“Forced” to use Internet Explorer

So, has anyone really felt they were “forced” to use Internet Explorer with Windows? It is not like Microsoft won’t allow you to download and install another browser (you do have to use IE to do that though). Further, how is bundling Internet Explorer with Windows anti-competitive? It is not like the makers of Chrome, Firefox or Opera are losing revenue because of Internet Explorer (may be with ads, but not the browser itself). I can think of one scenario where it would be “anti-competitive” would be if the other browsers were not free and neither was IE, unless it was bundled with Windows.

I can remember when I was at Arizona State University back in 1997 all the PCs had Netscape Navigator as the primary browser. You could still use IE, but when you signed in Netscape Navigator launched. That was the first time I knew of another browser. Firefox came out in the early 2004 (prior to this was Netscape and the Mozilla Suite) and Chrome was launched the end of 2008, while Opera has been around since 1996. Yet somehow in 2009 the EU felt that people were not aware of these other browsers or that since they are using Windows they must use Internet Explorer.

3 Comments on “Forced” to use Internet Explorer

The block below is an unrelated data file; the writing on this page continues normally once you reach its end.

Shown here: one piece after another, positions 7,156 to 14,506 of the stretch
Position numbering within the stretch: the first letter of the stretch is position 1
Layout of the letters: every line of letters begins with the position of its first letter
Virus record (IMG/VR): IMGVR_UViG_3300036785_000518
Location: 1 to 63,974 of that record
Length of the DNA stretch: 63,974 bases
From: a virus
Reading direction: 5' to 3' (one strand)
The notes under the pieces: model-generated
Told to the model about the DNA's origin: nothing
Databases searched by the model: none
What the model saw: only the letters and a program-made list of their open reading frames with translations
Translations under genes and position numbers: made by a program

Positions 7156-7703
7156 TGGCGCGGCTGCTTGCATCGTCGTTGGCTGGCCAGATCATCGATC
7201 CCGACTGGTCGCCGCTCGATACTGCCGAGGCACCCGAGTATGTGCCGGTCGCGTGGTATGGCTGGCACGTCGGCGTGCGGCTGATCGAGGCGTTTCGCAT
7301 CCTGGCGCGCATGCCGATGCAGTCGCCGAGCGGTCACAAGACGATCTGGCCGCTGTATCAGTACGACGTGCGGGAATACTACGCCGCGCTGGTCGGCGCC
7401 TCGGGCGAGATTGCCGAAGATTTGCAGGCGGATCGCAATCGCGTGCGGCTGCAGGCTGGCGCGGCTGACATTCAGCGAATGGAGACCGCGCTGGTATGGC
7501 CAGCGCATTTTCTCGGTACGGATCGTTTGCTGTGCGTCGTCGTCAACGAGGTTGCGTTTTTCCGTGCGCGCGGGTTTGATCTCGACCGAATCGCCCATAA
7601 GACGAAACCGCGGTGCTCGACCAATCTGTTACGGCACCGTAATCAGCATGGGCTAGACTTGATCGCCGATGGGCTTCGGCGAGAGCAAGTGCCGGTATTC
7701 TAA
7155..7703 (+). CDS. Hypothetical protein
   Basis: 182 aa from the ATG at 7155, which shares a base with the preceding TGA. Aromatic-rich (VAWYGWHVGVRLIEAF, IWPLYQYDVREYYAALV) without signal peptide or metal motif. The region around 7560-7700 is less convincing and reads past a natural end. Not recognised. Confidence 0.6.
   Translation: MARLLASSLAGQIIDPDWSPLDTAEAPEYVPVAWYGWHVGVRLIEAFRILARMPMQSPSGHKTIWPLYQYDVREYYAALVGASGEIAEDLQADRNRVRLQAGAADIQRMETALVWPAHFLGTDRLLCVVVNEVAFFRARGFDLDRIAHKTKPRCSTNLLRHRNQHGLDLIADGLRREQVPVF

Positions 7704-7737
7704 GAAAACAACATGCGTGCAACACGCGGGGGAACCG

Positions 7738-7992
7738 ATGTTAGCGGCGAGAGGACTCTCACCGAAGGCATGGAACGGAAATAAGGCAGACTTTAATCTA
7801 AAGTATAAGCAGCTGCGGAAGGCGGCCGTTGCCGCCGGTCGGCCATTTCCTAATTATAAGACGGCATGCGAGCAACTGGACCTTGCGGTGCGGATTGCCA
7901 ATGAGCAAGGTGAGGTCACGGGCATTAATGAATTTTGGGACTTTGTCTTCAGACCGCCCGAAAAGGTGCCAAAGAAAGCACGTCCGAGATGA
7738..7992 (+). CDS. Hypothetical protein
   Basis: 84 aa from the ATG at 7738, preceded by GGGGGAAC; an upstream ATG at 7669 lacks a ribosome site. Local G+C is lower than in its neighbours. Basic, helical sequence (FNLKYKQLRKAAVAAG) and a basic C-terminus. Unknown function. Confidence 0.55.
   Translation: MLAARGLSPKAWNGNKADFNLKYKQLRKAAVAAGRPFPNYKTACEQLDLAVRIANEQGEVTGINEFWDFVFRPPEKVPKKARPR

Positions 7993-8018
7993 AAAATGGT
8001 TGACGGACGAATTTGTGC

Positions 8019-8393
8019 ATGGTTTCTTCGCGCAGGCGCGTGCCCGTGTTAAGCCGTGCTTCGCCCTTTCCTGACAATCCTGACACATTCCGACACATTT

1. Spodo Commodo | March 7, 2013 at 12:13 AM |

    I help out at beginner sessions for people who are new to computers and a lot of those who have already bought their own machine are not aware that other browsers exist, just as they assume that the mailbox given to them by their IP is the one and only one that they must use.

    • Good thing IE comes pre-installed and ready to use!

      If they aren’t aware of other browsers existing, they certainly aren’t savvy enough to perform research to make an educated decision on which one they should install.

  2. Davin Peterson | March 7, 2013 at 6:47 AM |

    Here at the Library of Congress, the public machines in the Reading Rooms, which are Thin Clients, have only Internet Explorer installed.

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